|Food, beauty and habitat.|
Garden design does not come naturally to me. I’ve made plenty of mistakes and continue to make them. One of the biggest of those mistakes is thinking of a garden as a collection of plants. Designing this way leads to lots of money wasted at the nursery and a garden that looks like a hoarder’s living room. Trust me, after years of misguided gardening design, your first step should be to identify goals.
Making a List of Goals
Sit down and think of what you want the garden to do. This applies to a residential space, a community garden plot, a school garden, anywhere. Include everyone who will use the space in the process. Kelly and I sat down a few months ago and came up with the following ideas about what our garden should provide:
- solace and comfort
- a place to meditate
- habitat for insects and birds
- a place to sit and hang out with friends
- a place to sit and work with a laptop
- space for our chickens
- flowers for bees
- space for native plants
- areas that are semi-wild and not often visited
- space for the composting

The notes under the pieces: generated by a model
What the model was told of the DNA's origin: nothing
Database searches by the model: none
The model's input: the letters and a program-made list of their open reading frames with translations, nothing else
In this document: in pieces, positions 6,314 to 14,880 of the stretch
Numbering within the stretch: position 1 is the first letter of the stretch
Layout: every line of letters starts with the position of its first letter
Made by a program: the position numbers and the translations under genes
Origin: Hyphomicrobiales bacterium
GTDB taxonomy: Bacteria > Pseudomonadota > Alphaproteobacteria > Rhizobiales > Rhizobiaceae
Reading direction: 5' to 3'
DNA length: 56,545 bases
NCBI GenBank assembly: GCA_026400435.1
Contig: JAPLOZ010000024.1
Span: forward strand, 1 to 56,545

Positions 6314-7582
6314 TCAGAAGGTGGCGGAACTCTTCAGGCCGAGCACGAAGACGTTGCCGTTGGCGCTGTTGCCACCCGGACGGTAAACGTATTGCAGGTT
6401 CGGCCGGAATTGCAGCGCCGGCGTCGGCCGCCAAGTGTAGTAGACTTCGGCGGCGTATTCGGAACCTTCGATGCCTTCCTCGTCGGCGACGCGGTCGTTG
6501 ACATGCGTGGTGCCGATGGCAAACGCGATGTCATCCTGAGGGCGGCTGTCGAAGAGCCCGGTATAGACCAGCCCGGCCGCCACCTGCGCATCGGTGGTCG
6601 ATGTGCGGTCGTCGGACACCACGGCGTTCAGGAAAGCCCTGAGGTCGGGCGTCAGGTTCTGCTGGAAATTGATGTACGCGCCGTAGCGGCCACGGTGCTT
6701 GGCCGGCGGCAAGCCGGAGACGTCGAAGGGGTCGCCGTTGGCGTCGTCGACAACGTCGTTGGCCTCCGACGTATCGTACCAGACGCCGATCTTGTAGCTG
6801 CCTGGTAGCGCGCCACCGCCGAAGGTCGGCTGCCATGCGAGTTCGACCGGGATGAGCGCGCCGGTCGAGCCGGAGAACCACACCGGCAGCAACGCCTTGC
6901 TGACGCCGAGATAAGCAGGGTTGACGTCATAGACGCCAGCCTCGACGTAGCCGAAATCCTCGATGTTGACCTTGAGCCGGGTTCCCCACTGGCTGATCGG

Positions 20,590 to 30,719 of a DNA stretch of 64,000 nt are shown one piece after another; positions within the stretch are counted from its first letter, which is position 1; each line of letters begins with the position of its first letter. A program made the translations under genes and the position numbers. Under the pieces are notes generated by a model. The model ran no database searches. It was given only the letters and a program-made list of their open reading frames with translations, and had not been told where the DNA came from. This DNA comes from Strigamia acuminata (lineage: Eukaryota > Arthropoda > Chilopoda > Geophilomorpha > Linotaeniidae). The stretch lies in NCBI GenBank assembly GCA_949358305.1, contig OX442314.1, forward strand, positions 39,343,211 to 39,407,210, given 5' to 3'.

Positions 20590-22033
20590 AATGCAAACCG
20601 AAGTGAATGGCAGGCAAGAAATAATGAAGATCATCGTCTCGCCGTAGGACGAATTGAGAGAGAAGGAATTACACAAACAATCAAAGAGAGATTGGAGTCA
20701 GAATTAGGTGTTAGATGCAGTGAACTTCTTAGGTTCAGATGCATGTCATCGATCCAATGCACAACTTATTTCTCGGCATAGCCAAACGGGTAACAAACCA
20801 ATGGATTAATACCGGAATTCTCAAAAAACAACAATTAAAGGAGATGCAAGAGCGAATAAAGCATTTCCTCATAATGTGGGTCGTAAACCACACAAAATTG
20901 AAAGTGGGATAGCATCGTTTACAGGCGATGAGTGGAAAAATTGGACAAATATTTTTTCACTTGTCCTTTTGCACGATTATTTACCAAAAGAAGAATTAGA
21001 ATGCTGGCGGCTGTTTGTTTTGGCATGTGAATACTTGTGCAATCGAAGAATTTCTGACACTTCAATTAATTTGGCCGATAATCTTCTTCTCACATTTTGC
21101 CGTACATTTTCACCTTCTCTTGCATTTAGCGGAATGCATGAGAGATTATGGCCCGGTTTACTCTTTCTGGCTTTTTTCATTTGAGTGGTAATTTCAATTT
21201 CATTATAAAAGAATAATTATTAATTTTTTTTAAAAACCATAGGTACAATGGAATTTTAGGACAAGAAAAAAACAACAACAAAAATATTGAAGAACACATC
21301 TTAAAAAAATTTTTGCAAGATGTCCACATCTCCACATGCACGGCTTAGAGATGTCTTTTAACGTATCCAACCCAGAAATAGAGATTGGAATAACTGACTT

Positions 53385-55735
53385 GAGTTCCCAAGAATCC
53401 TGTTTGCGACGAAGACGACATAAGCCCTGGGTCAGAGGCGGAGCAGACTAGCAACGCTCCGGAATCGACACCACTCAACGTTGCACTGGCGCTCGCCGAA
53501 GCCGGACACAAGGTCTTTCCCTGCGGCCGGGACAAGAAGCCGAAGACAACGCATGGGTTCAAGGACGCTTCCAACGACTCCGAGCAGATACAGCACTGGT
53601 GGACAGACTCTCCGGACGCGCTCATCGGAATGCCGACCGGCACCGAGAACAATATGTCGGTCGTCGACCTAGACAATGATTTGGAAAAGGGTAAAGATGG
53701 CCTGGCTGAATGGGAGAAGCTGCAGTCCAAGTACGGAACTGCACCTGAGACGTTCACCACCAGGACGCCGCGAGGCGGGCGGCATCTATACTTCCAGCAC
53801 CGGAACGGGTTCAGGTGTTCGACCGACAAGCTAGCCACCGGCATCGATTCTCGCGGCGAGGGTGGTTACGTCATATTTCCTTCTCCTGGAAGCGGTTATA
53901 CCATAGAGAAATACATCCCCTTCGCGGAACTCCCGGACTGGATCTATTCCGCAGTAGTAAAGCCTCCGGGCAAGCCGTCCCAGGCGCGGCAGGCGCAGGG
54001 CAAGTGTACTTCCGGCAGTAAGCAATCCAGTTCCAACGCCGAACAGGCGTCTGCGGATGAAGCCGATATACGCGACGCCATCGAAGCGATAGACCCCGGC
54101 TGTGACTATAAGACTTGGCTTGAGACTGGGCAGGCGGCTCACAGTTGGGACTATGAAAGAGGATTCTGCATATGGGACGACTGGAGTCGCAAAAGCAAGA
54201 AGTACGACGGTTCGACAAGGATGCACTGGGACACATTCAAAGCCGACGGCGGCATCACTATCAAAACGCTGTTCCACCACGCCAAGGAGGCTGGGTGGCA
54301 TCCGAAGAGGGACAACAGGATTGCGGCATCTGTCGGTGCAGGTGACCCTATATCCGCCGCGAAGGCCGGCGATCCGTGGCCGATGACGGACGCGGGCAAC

Think and meditate on your goals before drawing up a plan. And for those of us in the urban homesteading movement, I think it’s important to measure productivity in more ways than just the amount of food you get from your yard. How will the garden provide peace and well being? Educational opportunities? Ways to commune with nature? Some goals aren’t obvious at first. As authors we have a lot of people who want to come over and take photos, something we have to consider as we re-do our backyard. And I’m definitely aiming for a garden that requires less maintenance!
So what are some of the goals you keep in mind for the gardens you tend? Share some comments . . .
Special thanks to Darren Butler and Scott Kleinrock for an amazing class on Urban Ecological Agriculture that I had the privilege of attending. In this class I learned many important design concepts including the one in this post. We’ll share a bunch more in the next couple of posts.